Everyone seems happy, except for the old Gurkha soldier Bhan Gurung. Knife saint, recidivist, and mass murderer, he is an exile from Kathmandu, pursuing a forty-year-old vendetta that leads to the very heart of Karma. Pushed and prodded by Gurung, Melek Ahmer finds himself in ever deeper conflicts, until they finally face off against Karma and her forces. In the upheaval that follows, old crimes will come to light and the city itself will be forced to change.

This novella was a pleasant surprise. I hadn’t read anything by Hossain before, but The Gurkha and the Lord of Tuesday turned out to be amusing, engaging, and also thought-provoking. I very much enjoyed it. Continue reading

Quick Review: MY BEAUTIFUL LIFE by K.J. Parker (Subterranean Press)

ParkerKJ-MyBeautifulLifeAn excellent new novella from a master of the form

The story of an individual life that takes extraordinary turns. As the story begins, the nameless, dying narrator takes us back to his childhood home in a remote corner of the ubiquitous Empire. The second of three sons, he lives there with his mother in a state of unrelieved poverty. Life eventually becomes so dire that the mother — who can only find work as a prostitute — is forced to sell one of her children. The oldest son, Nico, volunteers to be sold in order to protect his family, and that decision sets in motion everything that follows.

Nico’s journey takes him, in time, to the heart of the Empire and the very center of power. Over time, he acquires considerable power of his own and uses it to bring his younger brothers into the circle of his influence, changing their lives forever. Under Nico’s guidance, the middle brother — our nameless narrator — achieves a destiny that will alter not only his own life, but the life of the Empire itself.

Each new K.J. Parker novella is something to be cheered. A prolific writer of short fiction (and full-length novels), Parker always brings something new to his stories. Written with a gentle, observant wit, this novella manages to pack a lot into its slim frame. Continue reading

Quick Review: ORMESHADOW by Priya Sharma (Tor.com)

SharmaP-OrmeshadowA moving novella about family, story, and overcoming hardship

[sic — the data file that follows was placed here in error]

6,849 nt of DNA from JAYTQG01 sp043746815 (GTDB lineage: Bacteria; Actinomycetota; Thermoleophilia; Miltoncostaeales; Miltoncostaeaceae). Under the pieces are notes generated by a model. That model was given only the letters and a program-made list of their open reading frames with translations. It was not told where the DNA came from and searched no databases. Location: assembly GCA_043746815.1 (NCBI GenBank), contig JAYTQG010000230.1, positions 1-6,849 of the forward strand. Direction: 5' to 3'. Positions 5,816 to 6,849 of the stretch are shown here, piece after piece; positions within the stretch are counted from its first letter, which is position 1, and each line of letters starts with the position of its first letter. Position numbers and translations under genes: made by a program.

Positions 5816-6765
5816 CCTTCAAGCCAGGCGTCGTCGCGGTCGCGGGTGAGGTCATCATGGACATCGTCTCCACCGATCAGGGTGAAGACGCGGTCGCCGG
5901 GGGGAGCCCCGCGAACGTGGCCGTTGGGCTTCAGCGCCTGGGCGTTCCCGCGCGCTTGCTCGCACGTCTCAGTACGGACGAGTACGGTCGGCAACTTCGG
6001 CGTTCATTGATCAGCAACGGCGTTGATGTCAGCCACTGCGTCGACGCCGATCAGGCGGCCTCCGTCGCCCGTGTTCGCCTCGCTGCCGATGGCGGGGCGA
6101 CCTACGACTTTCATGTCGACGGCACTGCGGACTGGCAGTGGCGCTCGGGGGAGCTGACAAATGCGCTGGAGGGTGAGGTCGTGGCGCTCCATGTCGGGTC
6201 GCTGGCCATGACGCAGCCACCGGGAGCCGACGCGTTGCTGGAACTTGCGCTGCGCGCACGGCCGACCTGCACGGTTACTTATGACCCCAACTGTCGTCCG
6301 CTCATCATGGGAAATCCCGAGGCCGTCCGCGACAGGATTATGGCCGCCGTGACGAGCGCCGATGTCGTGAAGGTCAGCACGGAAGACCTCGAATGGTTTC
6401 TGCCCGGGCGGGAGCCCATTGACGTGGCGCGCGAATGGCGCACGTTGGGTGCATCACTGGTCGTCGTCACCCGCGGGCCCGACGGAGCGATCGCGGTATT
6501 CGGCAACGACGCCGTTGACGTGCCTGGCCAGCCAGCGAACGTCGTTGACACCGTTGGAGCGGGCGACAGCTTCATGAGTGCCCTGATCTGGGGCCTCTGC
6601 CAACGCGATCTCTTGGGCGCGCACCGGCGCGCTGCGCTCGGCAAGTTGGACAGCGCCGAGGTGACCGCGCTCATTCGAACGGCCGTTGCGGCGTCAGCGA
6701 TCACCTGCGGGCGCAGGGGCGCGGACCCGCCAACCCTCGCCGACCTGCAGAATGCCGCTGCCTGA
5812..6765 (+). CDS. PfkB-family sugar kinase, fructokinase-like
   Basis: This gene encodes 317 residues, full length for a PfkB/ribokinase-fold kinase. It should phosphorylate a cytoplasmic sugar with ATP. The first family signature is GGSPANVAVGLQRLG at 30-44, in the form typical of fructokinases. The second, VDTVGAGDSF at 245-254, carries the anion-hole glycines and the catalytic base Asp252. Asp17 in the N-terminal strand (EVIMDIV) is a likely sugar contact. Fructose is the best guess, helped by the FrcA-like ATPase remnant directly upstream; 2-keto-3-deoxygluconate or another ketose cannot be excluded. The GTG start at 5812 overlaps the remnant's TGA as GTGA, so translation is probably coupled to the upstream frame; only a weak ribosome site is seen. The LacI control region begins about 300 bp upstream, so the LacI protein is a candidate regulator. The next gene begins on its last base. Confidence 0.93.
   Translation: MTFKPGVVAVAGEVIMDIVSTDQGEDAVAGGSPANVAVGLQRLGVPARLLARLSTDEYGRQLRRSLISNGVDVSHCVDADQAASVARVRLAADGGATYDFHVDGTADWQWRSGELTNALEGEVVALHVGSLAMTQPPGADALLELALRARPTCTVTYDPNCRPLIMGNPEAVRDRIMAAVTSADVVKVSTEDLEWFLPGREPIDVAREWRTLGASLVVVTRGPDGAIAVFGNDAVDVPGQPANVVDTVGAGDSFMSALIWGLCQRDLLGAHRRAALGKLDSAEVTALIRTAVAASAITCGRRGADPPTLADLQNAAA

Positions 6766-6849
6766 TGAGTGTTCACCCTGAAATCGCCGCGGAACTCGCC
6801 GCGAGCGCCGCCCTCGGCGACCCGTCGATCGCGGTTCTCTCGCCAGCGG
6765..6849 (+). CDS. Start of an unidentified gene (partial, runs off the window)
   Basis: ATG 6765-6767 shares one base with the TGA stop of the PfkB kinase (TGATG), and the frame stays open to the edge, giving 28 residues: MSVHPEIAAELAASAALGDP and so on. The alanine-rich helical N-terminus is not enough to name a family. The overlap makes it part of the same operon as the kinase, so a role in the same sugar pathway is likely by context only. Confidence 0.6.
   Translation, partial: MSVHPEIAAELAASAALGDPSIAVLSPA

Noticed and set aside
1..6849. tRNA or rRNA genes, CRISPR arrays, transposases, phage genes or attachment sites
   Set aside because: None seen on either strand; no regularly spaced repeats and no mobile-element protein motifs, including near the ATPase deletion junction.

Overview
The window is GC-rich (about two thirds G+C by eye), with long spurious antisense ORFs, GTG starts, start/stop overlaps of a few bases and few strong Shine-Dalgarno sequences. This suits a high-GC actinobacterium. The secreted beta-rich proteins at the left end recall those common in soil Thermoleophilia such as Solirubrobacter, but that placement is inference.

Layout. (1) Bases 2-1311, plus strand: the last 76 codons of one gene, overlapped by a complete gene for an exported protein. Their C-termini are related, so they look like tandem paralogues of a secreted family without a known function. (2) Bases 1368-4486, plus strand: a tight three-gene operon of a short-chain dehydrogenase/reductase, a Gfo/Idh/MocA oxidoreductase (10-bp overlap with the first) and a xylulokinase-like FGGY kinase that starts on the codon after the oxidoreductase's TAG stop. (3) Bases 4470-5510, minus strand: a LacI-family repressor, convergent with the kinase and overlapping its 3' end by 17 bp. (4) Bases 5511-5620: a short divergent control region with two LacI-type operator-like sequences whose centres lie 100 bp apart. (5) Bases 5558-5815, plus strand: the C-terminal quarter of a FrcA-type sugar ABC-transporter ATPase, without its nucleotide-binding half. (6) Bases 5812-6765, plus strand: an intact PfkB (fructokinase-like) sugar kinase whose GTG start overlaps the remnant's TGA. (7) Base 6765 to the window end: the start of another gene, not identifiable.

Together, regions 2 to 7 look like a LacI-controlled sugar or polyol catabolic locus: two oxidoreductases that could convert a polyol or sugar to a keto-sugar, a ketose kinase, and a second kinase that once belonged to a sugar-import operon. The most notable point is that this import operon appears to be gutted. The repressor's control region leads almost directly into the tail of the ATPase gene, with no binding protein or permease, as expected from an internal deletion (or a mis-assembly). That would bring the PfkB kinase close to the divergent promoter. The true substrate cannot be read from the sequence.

Burning with resentment and intrigue, this fantastical family drama invites readers to dig up the secrets of the Belman family, and wonder whether myths and legends are real enough to answer for a history of sin.

Uprooted from Bath by his father’s failures, Gideon Belman finds himself stranded on Ormeshadow farm, an ancient place of chalk and ash and shadow. The land crests the Orme, a buried, sleeping dragon that dreams resentment, jealousy, estrangement, death. Or so the folklore says. Growing up in a house that hates him, Gideon finds his only comforts in the land. Gideon will live or die by the Orme, as all his family has.

I wasn’t sure what to expect from Ormeshadow when started reading it. I wasn’t familiar with the author’s other work, but the synopsis caught my attention. The fantasy elements are rather more in the background until later, but the thing that stood out to me was Sharma’s writing and characters: both a quite excellent, and I was quickly hooked. Continue reading

Quick Review: THE LOST AND THE DAMNED by Guy Haley (Black Library)

HaleyG-HHSoT2-LostAndTheDamnedThe Siege of Terra begins in earnest…

The Solar War is over. The Siege of Terra has begun. As the Traitors unleash their deadliest weapons, the defenders of the Throneworld face nightmare and plague – but Terra must stand.

On the thirteenth day of Secundus, the bombardment of Terra began. With the solar defences overcome through the devastating strength of the Traitor armada and the power of the warp, Horus launches his assault on the Throneworld in earnest. After withstanding a ferocious barrage of ordnance, an immense ground war commences outside the Palace with every inch gained paid for in the lives of billions. The front lines are beyond horrific and the very air is reduced to poison and blood. Bodies are thrown into the meat grinder but the outer redoubts cannot possibly hold for long, even with the loyal primarchs to reinforce them. For Horus has his own generals to call upon. Between the plague weapons of Mortarion and the fury of Angron, the defenders face a losing battle.

The final stages of the Horus Heresy continue, in this engaging second novel in the Siege of Terra series. Haley packs a lot into this novel, as he moves the story forward, fills in some gaps, and sets the stage for the continuing siege. I really enjoyed this. Continue reading